Teacher Attitude: Why It Matters to Students—More Than Anything Else

By Principal Baruti Kafele

In classrooms across the country, you will find motivated students who are excelling academically as well as uninspired students who are underperforming and, in too many cases, headed for failure. The achievement gap so often discussed in education circles is not the issue. The attitude gap is.

The attitude gap is between those students who have the will to strive for academic excellence and those who do not. Attitude is commonly accepted to be a vital component of a student’s willingness to persist and long-term success. But the teacher’s attitude is just as important. This article will highlight what we’ve learned about teachers who’ve developed and maintain this extraordinary attitude and how their students are impacted.

Attitude is everything

Years of education research indicate that what students believe about themselves matters as it relates to their academic performance. If they believe they can succeed academically and in life, chances are they will. This is also true of teachers, whose attitude has tremendous implications in terms of the academic achievement of their students.

We’ve observed that teachers who are able to approach each school day and each situation with an extraordinary attitude often have three key things in common:

  • They know who they are as teachers. They know they are the right person for the job. They know they have the ability to motivate, inspire, and educate and get students excited about learning.
  • They know what they are about. These teachers start with a purpose that evolves into an unstoppable mission that is far greater than their job or career. They are there to get results. Period. And nothing will stand in their way.
  • They can prove it. Each of these teachers could, if asked, look back at the previous 24 hours and find proof that confirms it: They know who they are, what they are about, and they have what it takes to close the atttiude gap.

Extraordinary attitude and results

So, what does an extraordinary attitude look like in the classroom? We’ve studied these teachers in action in all kinds of classrooms and discovered a degree of similarity:

  • Nothing is haphazard in the classroom. Everything is deliberate, purposeful, intentional. Teaching the child always comes first, teaching content comes second.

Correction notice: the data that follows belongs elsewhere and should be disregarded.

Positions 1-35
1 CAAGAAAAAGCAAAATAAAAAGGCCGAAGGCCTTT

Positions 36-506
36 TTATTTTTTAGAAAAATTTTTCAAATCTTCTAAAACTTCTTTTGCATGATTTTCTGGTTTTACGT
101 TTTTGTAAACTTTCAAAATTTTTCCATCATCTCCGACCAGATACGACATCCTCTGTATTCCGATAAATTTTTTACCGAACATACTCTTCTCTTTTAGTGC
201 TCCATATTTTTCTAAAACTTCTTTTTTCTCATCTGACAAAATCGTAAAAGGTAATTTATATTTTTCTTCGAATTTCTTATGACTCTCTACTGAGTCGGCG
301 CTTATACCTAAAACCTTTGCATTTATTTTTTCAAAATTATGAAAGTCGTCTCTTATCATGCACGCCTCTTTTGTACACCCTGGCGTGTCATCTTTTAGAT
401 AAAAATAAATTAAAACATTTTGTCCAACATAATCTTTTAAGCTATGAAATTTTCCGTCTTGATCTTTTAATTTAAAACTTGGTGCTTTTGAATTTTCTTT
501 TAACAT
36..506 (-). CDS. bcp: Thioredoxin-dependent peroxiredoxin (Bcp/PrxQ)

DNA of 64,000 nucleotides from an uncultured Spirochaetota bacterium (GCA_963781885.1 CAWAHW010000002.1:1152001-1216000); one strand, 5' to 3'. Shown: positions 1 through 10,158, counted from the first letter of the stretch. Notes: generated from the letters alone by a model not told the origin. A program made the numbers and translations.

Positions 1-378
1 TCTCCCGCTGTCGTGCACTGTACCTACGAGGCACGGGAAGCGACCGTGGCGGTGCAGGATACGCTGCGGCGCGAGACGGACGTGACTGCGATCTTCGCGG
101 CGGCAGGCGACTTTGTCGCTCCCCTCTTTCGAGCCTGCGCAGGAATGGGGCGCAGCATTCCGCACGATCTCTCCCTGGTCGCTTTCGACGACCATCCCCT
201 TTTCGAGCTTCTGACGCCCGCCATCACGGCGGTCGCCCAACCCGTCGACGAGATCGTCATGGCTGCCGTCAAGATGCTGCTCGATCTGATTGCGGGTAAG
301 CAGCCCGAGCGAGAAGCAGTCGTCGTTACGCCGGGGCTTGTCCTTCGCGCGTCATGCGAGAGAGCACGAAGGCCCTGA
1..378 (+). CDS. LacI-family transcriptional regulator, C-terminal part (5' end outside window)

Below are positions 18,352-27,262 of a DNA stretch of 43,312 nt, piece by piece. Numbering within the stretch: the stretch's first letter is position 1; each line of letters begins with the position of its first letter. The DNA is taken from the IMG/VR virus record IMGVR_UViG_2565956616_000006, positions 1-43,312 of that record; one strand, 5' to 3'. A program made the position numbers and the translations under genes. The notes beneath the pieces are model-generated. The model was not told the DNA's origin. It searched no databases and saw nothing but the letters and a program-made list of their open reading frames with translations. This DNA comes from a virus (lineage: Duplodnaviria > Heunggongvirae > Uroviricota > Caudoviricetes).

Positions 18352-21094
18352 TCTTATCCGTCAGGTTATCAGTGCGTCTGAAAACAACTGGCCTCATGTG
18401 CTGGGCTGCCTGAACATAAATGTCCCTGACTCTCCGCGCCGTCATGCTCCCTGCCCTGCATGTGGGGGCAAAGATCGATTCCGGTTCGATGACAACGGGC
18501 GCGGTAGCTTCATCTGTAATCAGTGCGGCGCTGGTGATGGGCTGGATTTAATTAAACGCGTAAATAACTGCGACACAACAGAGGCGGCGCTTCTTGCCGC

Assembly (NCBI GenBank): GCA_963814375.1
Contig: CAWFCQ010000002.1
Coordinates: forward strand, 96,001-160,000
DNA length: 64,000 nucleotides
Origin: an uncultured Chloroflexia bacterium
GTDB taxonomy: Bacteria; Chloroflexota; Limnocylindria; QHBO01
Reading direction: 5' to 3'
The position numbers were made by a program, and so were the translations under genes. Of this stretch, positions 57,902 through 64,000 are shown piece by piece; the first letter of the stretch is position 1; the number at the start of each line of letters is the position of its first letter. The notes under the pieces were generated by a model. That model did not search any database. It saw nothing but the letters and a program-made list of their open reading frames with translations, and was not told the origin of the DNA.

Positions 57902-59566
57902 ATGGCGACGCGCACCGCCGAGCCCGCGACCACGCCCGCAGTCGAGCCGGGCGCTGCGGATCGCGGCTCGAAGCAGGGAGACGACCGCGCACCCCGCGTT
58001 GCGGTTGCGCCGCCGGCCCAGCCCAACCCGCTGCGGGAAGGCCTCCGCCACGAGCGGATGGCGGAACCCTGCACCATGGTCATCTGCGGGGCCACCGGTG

• Students see themselves as special in their classrooms. Teachers make this happen in a variety of different and creative ways; for example, by what’s displayed on the walls and how desks are arranged. Teachers also find something to celebrate about every student whether through homework, assessment, attitude, or behavior.
  • Students hear “You are extraordinary” from their teachers. One principal, in particular, has a practice of regularly gathering students in the auditorium to remind them of this.
  • Students feel good about themselves. Teachers who deliver extraordinary results are more likely to be doing a good job of making children feel valued and appreciated. This is why these same schools and districts have taken a stance against the problem of widespread bullying which gets in the way of this feeling for too many students.
  • Teachers focus not only on learning, but on creating memorable experiences. They excel at providing rigorous and relevant experiences in which relationships abound and the message is one of hope and promise. Students know these teachers believe in them and care enough to hold them accountable.

Teachers possess tremendous power to impact the lives of students by shifting their attitudes. No one said it is easy. But, through daily reflection and self-assessment, they can gain perspective that will lead to extraordinary attitudes and extraordinary outcomes.


For or a deeper look at how teachers can deliver the right attitude in their classrooms, check out SDE’s webinar Extraordinary Results Require an Extraordinary Attitude! (Grades K–12) by award-winning principal, educator, and author Baruti Kaefele.

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